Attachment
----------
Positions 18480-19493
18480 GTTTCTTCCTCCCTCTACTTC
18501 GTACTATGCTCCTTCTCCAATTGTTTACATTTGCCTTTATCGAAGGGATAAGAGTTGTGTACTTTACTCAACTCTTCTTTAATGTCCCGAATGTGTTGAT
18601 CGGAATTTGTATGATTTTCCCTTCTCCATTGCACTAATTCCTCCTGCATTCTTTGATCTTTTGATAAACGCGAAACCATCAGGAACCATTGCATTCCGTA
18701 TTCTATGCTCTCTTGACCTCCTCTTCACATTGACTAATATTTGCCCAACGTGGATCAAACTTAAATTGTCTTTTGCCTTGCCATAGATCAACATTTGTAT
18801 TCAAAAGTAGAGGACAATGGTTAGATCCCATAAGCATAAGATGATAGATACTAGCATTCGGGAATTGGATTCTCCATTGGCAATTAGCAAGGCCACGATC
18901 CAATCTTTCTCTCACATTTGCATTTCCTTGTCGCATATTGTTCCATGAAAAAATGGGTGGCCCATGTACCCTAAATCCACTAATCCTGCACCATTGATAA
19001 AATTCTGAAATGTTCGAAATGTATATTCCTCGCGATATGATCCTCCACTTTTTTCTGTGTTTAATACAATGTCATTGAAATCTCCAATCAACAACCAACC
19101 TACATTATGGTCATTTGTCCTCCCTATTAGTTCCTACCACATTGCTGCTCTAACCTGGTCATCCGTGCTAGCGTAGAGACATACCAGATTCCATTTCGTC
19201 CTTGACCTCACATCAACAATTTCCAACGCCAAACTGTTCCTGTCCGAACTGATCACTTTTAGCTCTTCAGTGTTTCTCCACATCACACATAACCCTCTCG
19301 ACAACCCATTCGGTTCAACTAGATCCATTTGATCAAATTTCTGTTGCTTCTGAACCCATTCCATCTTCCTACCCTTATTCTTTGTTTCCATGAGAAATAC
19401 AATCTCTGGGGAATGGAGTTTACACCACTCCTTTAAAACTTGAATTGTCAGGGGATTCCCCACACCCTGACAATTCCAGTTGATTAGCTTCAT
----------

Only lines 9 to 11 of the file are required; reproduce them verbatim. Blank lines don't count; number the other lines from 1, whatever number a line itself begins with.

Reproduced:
19101 TACATTATGGTCATTTGTCCTCCCTATTAGTTCCTACCACATTGCTGCTCTAACCTGGTCATCCGTGCTAGCGTAGAGACATACCAGATTCCATTTCGTC
19201 CTTGACCTCACATCAACAATTTCCAACGCCAAACTGTTCCTGTCCGAACTGATCACTTTTAGCTCTTCAGTGTTTCTCCACATCACACATAACCCTCTCG
19301 ACAACCCATTCGGTTCAACTAGATCCATTTGATCAAATTTCTGTTGCTTCTGAACCCATTCCATCTTCCTACCCTTATTCTTTGTTTCCATGAGAAATAC